Both of us helped out a lot with chores at home, especially outdoor chores that had low strength or skill requirements. Anything done at home was just for brownie points, very occasionally an allowance bonus, or a Treat Out (we lived in the woods and getting into town was a big deal).

    I personally would not consider a child “employed in the family business” until said child was executing a given set of tasks with some regularity. I’d consider the occasional “can you help me out with this” an allowance-bonus or Treat Out scenario. :-) If you seriously get to a point where DC is doing stuff your RA would do (if you had a competent/reliable RA), then definitely call it a job!

  18. undine Says:

    My kids graded multiple-choice quizzes sometimes; other times, they hand-wrote labels with complete bibliographic info to stick on photocopies for various scholarly projects. I do remember that back before PowerPoint was ubiquitous (circa 1996), I taught them how to use PowerPoint & Eldest made an amazing visual argument about why we should get a rescue iguana. (We got the rescue iguana.)

  19. Practical Parsimony Says:

    Long ago when I took my 17- and 12-year-old daughters with me to a craft show where I was a vendor, I laid out chores they could do or not do. But, it paid, and they were not getting any money if they did not want to work. It was the preliminary production work for my products. Some of the chores, like tracing something, only paid a quarter. But, they could trace many in a short time. I taped a piece of paper to the table with the little jobs, how many they did and how much they earned. They were totally in charge of the charts and what I owed them. When they took the money from the cash register, they noted that on the chart, too. They had all the money they needed plus, they were free to trade my craft for anything they wanted without any payment to me. I did feed them, provide drinks and snacks, so they were not on their own. I think the younger one got every penguin in the Opry Land Hall we were in. They also learned to work the cash register and give change.
    They both enjoyed the autonomy and trust I placed in them for their own recordkeeping.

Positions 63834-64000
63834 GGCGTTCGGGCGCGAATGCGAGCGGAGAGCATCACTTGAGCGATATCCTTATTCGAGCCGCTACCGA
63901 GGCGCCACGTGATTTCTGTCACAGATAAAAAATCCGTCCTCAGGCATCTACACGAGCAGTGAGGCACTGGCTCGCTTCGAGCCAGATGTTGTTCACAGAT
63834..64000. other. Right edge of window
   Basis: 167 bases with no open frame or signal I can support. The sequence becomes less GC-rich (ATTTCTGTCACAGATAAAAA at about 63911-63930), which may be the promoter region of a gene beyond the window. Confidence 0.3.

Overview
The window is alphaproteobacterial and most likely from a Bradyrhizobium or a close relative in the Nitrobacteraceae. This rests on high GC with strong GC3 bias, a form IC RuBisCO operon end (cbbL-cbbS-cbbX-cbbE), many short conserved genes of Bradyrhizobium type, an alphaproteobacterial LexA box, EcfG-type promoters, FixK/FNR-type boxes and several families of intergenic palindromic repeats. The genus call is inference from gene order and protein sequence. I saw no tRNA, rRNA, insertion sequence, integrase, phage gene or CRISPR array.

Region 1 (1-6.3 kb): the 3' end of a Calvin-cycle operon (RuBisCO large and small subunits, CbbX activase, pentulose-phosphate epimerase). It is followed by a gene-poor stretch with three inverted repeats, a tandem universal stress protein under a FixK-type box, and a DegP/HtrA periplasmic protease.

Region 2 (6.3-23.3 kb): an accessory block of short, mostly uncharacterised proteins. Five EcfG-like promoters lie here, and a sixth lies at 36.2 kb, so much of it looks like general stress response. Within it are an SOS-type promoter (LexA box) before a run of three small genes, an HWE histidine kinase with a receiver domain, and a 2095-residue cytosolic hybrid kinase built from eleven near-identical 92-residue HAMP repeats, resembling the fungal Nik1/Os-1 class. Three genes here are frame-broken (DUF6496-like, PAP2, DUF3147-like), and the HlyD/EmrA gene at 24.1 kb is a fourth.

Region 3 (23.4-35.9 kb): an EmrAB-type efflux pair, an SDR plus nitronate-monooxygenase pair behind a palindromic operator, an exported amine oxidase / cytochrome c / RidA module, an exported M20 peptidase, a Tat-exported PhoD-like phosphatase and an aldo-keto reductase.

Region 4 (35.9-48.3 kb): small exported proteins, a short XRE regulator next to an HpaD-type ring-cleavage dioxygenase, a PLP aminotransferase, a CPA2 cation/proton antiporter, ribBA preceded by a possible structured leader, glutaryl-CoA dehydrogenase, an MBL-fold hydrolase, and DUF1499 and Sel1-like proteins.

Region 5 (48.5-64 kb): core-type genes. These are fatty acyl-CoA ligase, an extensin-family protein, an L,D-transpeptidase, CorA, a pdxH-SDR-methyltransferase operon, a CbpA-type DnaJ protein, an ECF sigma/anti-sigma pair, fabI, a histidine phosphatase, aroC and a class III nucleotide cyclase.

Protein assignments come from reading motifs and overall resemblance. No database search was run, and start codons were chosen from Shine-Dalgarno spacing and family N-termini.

When the younger daughter was 17, she applied for the manager position at a national business and GOT it. This was the child who had chores to do when she turned two. Her job was to bring the garbage cans in every Thursday morning. She fell down lots, let the lid fall off, struggled to put it back on and drag the cans and did it every week. I sent her out in the cold and rain. She also sorted the utensils from the dishwasher into the divider in the drawer. Every day, she became faster. This was not paid work! She wanted so much to be treated like her older siblings who grumbled about chores! I fixed the grumbling when I promised chores would be doubled if they continued to grumble!

    • Revanche @ A Gai Shan Life Says:

      Woman after my own heart. We send JuggerBaby to take some trash out to the bins now too! No inclement weather as our bins are stored inside but still, has to hold onto it on the long trip to the bin and remember to put it in. Small steps!

  20. Debbie M Says:

    I helped my dad at his business one summer. He paid me minimum wage for the hours I worked, but I was stuck there all day (12 hours). The best was when he had me catch up with his accounting. The numbers were already recorded in the books. I just added up a bunch of numbers in rows and columns. (And then I added the row totals and column totals to check my work.) My dad had been dreading doing this. I took it as an opportunity to teach myself ten-key by touch. In the end, I had done three full days of work! Real money! My dad was shocked, but I told him that I had no other job duties whereas he was always running around doing stuff. I was 17 years old by then, though.

    My boyfriend says his teacher mom had him help make some teaching supplies. He said this was fun for the first ten minutes, but then mind-numbingly dull. If she had paid him, even one penny per item, he said it would have been okay.

  21. ralucacoldea Says:

    I think you are providing your kid with valuable real-life experiences i.e. paying him for the work. Having an aunt that has a farm, I can attest that unpaid child labour is a big thing in my country and I believe, a worth while experience for any kid growing up. As long as it’s on a voluntary basis, meaning your kid can always say no, I think not only is it fine, but actually a great idea.